I remember as a young girl being so excited to finally shave my legs… and I also remember my mother cautioning me that my excitement would quickly fade once I got started.
Hair removal techniques aren’t exactly fun, but they’re a necessary evil if you want your skin to feel soft and smooth.
We’re taking a look at the most popular options to help you find the best method for you.
Hair Removal Techniques: Which One is Right for You?
We’re all familiar with the never-ending process of shaving. You lather up your legs and underarms, remove the hair at the skin’s surface with your handy blade, and then get stubbly again a couple of hours later.
It’s exhausting, but it’sÂ the cheapest method out there.
It’s also pretty much pain-free (unless you get a little careless around your knees and ankles or give yourself razor burn).
Plus, you’re actually exfoliating your skin in the process, so it’s sort of like a beauty treatment.
- Pros: Instant results, relatively pain-free, inexpensive, good for the skin.
- Cons: Short-term results, possible nicks and cuts, constant upkeep.
- Tip: Try a hair growth inhibitor cream to slow down the stubble.
Laser hair removal is Kim Kardashian’s technique of choice, so you know that it works (and costs a fortune).
With this method, a laser eliminates those stubborn hairs by destroying the hair follicles — and that means long-lasting results.
Out of all the hair removal techniques out there, this is one of the most expensive options. (You’re looking at around $100-$200 per session, and you’ll need an average of six sessions to get lasting results.
This is ideal for people with darker hair that’s highly visible against their skin (although it’s not recommended for people with dark or pale skin).
And it’s gentle enough to work well on even the most sensitive skin types.
- Pros: Long-lasting results, clearer skin, ideal for sensitive skin types.
- Cons: Expensive, requires multiple sessions, sometimes requires touch-ups, potentially uncomfortable.
Waxing is not for the faint of heart… let’s put it that way. With this technique, you’re applying hot wax to your skin and ripping it off in the opposite direction of the hair growth.
Since you’re removing hair at the root, you’ll stay hair-free longer (usually for a couple of weeks).
The bad part, though — besides ouch — is that you have to grow your hair out in order to wax again.
Some people report that the pain decreases with frequency, and others swear that salon-quality wax hurts less.
- Pros: Less upkeep, longer time between hair regrowth, inexpensive.
- Cons: Painful, messy, time-consuming, hair has to grow out between sessions.
I bought myself an epilator a few years ago after getting totally fed up with the shaving process.
I hated it at first (because it’s obviously painful to rip your hair out at the root), but then I kind of got addicted to it and did it constantly.
While I admittedly loved that my legs felt smoother longer, I ended up getting my first-ever ingrown hairs.
I tried to remove the hairs with tweezers, but that little mistake left red marks all over my shins. The hyperpigmentation lasted for a year thanks to my pale complexion, and I seriously thought I was scarred for life.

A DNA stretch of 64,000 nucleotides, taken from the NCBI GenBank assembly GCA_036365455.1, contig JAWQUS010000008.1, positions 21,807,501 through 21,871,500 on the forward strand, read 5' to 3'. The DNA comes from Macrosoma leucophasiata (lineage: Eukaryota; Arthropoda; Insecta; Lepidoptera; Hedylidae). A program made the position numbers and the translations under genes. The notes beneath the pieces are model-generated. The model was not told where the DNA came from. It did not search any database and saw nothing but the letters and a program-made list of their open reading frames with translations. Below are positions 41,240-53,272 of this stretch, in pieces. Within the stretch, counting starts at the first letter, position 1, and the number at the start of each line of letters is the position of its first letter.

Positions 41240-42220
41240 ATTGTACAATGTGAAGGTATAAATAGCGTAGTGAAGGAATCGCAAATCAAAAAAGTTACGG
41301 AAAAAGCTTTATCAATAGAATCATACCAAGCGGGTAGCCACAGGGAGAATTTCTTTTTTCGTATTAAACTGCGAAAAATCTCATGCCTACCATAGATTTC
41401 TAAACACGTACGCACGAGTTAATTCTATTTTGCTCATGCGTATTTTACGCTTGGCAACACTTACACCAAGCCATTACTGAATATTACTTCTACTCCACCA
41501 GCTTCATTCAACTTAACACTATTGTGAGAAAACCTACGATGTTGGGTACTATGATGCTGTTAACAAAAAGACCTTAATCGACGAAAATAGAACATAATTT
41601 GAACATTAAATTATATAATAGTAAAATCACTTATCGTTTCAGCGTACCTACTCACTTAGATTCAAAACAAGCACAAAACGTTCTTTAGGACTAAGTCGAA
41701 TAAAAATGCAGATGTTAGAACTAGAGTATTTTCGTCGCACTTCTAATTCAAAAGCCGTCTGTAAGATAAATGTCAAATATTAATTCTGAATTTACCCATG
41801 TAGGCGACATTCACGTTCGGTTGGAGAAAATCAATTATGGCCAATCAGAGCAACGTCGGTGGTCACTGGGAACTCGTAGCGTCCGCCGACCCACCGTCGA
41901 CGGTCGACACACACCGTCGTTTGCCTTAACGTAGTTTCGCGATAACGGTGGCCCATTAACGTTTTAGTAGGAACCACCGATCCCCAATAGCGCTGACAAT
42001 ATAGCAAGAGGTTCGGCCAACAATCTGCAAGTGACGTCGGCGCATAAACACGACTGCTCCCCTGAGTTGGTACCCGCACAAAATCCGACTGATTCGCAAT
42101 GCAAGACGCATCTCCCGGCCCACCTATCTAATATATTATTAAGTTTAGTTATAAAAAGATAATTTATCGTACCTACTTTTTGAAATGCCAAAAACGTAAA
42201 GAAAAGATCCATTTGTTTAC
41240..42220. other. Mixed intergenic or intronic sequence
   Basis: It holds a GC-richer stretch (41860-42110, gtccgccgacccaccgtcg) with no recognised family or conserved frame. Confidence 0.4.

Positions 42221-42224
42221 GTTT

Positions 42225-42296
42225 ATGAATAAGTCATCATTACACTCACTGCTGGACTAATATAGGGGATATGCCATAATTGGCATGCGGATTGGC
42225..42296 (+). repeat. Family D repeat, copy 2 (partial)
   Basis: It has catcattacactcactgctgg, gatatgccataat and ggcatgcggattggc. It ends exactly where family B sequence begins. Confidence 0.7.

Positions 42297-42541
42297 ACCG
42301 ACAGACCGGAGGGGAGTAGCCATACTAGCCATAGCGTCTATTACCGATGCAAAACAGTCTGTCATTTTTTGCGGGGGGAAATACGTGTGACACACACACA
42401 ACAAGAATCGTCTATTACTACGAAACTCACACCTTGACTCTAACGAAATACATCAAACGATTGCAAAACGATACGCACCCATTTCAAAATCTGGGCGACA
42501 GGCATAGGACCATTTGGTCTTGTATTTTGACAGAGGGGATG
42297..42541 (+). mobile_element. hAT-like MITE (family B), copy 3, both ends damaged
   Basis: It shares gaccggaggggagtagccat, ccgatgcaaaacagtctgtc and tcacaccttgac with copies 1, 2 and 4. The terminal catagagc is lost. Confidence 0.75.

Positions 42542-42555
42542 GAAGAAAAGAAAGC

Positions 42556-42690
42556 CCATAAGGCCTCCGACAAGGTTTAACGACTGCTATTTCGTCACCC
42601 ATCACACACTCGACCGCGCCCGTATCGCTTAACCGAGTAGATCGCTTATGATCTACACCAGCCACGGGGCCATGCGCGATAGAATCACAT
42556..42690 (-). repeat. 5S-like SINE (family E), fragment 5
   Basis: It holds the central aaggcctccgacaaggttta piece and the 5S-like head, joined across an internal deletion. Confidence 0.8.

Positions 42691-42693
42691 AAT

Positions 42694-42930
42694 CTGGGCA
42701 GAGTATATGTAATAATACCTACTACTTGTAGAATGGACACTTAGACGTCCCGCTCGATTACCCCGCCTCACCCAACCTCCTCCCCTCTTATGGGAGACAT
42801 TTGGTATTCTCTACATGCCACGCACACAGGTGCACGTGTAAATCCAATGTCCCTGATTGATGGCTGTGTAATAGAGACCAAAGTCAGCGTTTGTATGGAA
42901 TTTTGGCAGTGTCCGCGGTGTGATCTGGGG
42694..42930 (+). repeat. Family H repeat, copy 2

I wasn’t — apparently, the redness does fade — but I can assure you that you don’t ever want to pick at an ingrown hair. Just. Don’t.
- Pros: Fast, slower hair regrowth, less painful over time.
- Cons: Painful, ingrown hairs.
5. Depilatory Creams
Depilatory creams are like chemical cocktails that you smear onto unwanted hair and then wipe away to reveal hair-free skin.
Some people have wonderful results with these creams. Others (like myself) never end up totally smooth.
These chemicals can also prove a little too harsh for sensitive skin types — and they smell pretty bad, too.
Still, they’re inexpensive, and newer formulas let you use a spray application that’s less of a mess.
- Pros: Easy, pain-free, longer results than shaving.
- Cons: Messy, smelly, doesn’t get hair at the root.
Electrolysis works much like the laser hair removal techniques above, but it’s intended for smaller areas.
With electrolysis, each hair follicle is destroyed individually with an electrical current. As you’d expect, this is a time-consuming and costly process (albeit a highly effective one).
This method is usually more appropriate for those with light-colored hair, although improper treatments can result in scarring.
The average cost per session is around $60, and the number of sessions you’ll need varies greatly depending on the area. (Most patients report payingÂ around $1,100-$1,200 total.)
- Pros: Effective, long-lasting results.
- Cons: Expensive, better suited for small areas, not recommended for dark hair types.
On the surface, sugaring may look like waxing — but it’s actually far superior.
This all-natural wax is made with sugar (of course), and it doesn’t require any strips. Instead, the sugar wax is spread evenly on top of the hair and then pulled off in the same direction of the hair growth.
This means that the hair has less of a chance of breaking off (and you’ll lower your risk of ingrown hairs as a result).
Also, sugar is a humectant that doesn’t cling to your skin — so the process is more tolerable pain-wise than traditional waxing.
- Pros: Less painful than waxing, all natural, fewer in-grown hairs.
- Cons: Less comfortable and more expensive than shaving, have to grow out hair.